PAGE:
How to Build a Strong Nursing Team

A team of nurses standing in a circle with their hands placed in the center.

Any job has the potential to involve stress and interpersonal conflict, but it doesn’t have to be this way. When the workplace is a hospital and those who are ill and injured are relying on the health care providers, it’s essential for those providers to work well together as a cooperative team. A strong nursing team is also integral to high job satisfaction, retention rates and overall quality of life for the employees.

Communicating Effectively with Your Colleagues

Excellent patient care doesn’t happen in a vacuum. It takes a team of RNs, LPNs, NAs and unit secretaries working together to give patients the best possible outcome. One of the cornerstones of teamwork is communication. When you’re handing over care of a patient at the end of your shift, you can ensure smooth continuity of care by communicating every detail about that patient. Doing so also reduces the risk of medical errors. Don’t hesitate to speak up if you need help from your colleagues. Asking for and giving assistance freely builds trust among team members.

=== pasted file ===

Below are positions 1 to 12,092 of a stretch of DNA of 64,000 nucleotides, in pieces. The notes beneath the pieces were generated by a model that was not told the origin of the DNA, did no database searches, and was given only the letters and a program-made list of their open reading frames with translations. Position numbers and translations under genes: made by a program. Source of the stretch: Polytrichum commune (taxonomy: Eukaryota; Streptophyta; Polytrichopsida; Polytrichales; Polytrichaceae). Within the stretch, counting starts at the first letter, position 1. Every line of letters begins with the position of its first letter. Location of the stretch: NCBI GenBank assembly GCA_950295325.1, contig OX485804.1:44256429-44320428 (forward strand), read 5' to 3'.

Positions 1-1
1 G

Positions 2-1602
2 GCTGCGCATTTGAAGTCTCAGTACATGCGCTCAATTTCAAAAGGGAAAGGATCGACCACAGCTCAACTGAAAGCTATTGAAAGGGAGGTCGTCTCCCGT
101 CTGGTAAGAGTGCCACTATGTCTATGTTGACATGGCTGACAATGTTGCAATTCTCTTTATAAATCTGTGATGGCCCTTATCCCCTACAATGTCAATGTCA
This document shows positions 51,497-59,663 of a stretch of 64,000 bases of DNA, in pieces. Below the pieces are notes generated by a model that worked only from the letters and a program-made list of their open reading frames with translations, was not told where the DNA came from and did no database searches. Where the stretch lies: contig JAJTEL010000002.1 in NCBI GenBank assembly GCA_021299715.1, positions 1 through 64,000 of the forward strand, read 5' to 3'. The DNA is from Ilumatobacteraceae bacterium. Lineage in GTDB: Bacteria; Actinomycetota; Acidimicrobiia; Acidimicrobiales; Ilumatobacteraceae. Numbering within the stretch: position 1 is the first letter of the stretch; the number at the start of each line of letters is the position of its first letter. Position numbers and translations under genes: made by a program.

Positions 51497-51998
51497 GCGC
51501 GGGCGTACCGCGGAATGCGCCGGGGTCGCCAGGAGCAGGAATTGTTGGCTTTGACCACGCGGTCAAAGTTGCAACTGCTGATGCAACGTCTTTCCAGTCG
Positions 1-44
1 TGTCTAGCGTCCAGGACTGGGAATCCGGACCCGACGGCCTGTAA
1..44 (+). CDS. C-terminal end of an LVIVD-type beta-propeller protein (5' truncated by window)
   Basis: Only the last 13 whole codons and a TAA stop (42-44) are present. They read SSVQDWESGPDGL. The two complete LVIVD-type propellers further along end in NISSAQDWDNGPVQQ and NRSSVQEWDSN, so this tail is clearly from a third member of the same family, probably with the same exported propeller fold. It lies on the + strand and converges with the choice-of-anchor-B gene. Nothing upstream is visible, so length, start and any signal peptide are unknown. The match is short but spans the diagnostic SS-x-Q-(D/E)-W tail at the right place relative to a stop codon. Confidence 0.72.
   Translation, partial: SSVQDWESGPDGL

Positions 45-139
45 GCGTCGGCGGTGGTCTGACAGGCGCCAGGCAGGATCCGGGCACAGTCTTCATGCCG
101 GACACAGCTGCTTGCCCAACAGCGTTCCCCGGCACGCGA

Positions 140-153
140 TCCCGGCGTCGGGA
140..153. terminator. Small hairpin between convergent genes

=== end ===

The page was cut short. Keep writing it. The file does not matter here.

Promoting a Friendly, Supportive Workplace

Health care is demanding work. When a shift is especially busy and you’re trying to do a dozen things at once, it’s easy to let good manners and professionalism take a backseat. But remember that you’re part of a team and modeling professionalism and calmness under pressure will encourage the rest of your team to do the same.

Something as simple as a genuinely friendly smile will brighten everyone’s day. When disagreements do occur, don’t take it personally. Be receptive to constructive criticism and phrase your own feedback in positive, productive ways. Additionally, take the time to get to know your co-workers on a personal level. Invite other team members to eat lunch with you.

Building rapport is a step toward building trust. Knowing your team well also allows you to assess how someone’s personality or current life events might affect any given situation.

Dividing Responsibilities and Offering Help

Most nurses would probably agree that the one thing they all wished they had more of was more time. When you’re pressed for time, you might not be eager to offer your assistance with another nurse’s patient. Try to be adaptable and offer your help regardless. Volunteering even a few minutes of your time to help out a team member will go a long way toward building camaraderie. Your team member will remember your efforts and will be more likely to extend a helping hand to others. Additionally, it often makes sense to shift some responsibilities around according to each team member’s own strengths and weaknesses, even if this requires providing care for another nurse’s patient.

Is nursing management in your future? Enroll in Grand Canyon University’s Master of Science in Nursing with an Emphasis in Leadership in Health Care Systems. By the time you earn your degree, you’ll be well-equipped with the skills necessary to be an effective and ethical team leader. To find out more, click on the Request More Information button.

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